About me

Paolo Iannelli Picture

Paolo Iannelli

Big Daddy at Mega Labs

Amsterdam Area, Netherlands
Information Technology and Services
C, Python, Big Data, Scalability, High Availability, Performance
Expert Software Engineer with more than 12 years of experience.
Strong in critical thinking, problem solving and high performance architectures.
Paolo Iannelli Labs Rss

Change status of Whatsapp via command line

Posted on : 13-01-2012 | By : Paolo Iannelli | In : Bugs, Security, System Administration

Tags: , , , ,


It is couple of days that whatsappstatus.net released a small app to update your status, proving the lack of security in the action.

RVDM claims in his post a way to do it via .NET and via CURL.

Since I am a command line lover, I recommend you to take a read of such post and, for very lazy people, this is the *nix command you have to issue to accomplish the task (thanks @bluesky_nl) :


Working to Disk Nukem

Posted on : 04-01-2012 | By : Paolo Iannelli | In : C, Security, Software Development, System Administration

Tags: , , , ,


Hello folks,

shortly, I’m currently working on Disk Nukem, a data destroy utility based on DBAN.

Disk Nukem will be able to perform same operations as DBAN as well as reporting data via a web API and to web-based GUI interface, an updated kernel for device’s compatibility and others enhancements.

If you want to check it out, take a look at : http://github.com/piannelli !

If you like it, join the development!


Cheers :)

Most annoying Windows 7 bug : trick your friends!

Posted on : 23-03-2011 | By : Paolo Iannelli | In : Security, System Administration

Tags: , , , , , , , ,


It is now at least two years that I discovered this bug, but still Microsoft probably didn’t even identify it.

I tried it with Windows 7 Enterprise Edition and Ultimate edition, but other versions might be affected as well.

The bug is pretty annoying when you have people around and you lock the workstation.

In fact, anyone can enable the High Contrast for accessibility on your machine, even without unlocking your workstation !

The result is that when you log back in, apparently everything is normal, but your color scheme suddenly get switched to High Contrast.

Imagine how this can piss you off if you don’t know it!

There is only one requirement : the machine must be locked (so the user should have been logged already in and locked the workstation after)

How do I do that ?

It is pretty easy.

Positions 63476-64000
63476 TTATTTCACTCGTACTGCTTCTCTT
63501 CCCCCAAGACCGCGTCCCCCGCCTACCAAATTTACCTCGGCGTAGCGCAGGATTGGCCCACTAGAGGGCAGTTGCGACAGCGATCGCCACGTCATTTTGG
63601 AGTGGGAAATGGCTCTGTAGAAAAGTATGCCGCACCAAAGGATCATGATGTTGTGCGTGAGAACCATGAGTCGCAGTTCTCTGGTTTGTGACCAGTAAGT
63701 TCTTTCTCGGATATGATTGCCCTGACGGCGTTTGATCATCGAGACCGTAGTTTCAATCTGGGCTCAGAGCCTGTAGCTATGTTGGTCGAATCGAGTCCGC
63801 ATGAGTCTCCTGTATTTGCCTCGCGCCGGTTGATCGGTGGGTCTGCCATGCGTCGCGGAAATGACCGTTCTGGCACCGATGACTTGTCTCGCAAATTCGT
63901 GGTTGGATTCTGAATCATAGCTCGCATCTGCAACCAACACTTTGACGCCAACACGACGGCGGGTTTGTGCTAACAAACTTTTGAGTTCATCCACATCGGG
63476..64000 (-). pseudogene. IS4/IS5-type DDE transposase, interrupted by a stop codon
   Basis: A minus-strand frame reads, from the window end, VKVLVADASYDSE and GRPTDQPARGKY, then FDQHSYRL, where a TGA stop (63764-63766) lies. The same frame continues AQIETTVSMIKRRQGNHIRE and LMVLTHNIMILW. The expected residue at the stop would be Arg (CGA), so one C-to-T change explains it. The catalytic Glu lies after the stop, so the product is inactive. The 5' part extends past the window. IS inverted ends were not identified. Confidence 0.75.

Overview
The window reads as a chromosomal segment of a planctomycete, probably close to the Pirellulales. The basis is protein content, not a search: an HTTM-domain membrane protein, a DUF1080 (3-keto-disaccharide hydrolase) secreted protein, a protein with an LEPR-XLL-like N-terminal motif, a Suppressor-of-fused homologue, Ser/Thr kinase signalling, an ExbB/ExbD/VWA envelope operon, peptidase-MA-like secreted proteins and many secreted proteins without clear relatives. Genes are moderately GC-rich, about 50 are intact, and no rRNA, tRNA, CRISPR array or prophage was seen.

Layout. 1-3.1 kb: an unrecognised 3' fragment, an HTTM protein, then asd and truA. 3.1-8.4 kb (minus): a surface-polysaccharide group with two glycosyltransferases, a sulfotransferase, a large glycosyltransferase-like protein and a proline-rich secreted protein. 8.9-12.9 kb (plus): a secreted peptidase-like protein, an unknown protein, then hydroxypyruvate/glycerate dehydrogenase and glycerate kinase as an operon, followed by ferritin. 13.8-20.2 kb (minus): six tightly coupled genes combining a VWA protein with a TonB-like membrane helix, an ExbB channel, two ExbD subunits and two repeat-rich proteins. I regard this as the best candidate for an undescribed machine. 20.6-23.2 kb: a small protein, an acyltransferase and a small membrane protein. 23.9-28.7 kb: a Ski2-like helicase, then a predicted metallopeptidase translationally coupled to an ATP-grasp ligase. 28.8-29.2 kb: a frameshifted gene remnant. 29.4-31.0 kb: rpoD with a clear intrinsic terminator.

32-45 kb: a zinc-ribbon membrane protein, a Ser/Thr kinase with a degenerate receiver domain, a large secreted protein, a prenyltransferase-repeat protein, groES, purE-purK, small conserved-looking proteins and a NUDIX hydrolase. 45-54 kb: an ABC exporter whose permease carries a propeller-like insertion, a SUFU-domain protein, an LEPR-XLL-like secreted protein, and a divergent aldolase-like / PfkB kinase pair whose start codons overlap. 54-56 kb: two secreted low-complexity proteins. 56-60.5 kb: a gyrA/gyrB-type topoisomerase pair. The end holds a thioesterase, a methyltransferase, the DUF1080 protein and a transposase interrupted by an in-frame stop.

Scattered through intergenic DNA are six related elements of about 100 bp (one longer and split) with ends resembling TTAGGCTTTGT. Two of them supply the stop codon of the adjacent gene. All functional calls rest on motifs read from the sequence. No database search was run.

When your victim’s machine is locked, go to Accessibility options in the bottom right and enable the High Contrast feature, then press OK.
Now click on Switch User : you will be redirected back to the user selection screen (Windows may ask to press CTRL+ALT+DEL for it) with normal contrast settings.
Proceed clicking on the user that was logged in and leave the screen with the password field as it is.

When the victim will type his password, he will resume his session, but with a “WTF?!?“, because his color scheme will be switched on High Contrast !


I don’t assume any responsibility if any of your colleagues or friends will kick you for doing this !

Have fun and I hope Microsoft will now fix this bug in one of their software updates !

P.S. : if you get any video of your friends getting crazy with it, place a link to the video in a comment =)

SSH Port Knocking on Ubuntu

Posted on : 09-03-2011 | By : Paolo Iannelli | In : Security, System Administration

Tags: , ,


My friend Ronny Roethof posted on his blog an interesting article about SSH Port Knocking. Before linking you to his article, I would like to briefly talk about this technology.

What is Port Knocking?

How many of you did ever open a door without even asking for who is behind it, recognizing the door knocking sequence of your friends?
Probably everyone of you.
Port Knocking in a Linux System works exactly the same.
In the setup Ronny discuss about SSH Port Knocking and how to secure SSH access from unauthorized people, simply leaving the default port 22 for SSH closed and opening it only after a sequence of TCP/IP packets on specific ports.

Cool! How do I do that ?

Supposing that before opening the port 22 we want to send a sequence of 1 syn packet to port 1234 and 1 syn packet to port 4321 (the entire sequence is fully customizable), we can follow Ronny’s instructions on his blog post and having it done in couple of minutes.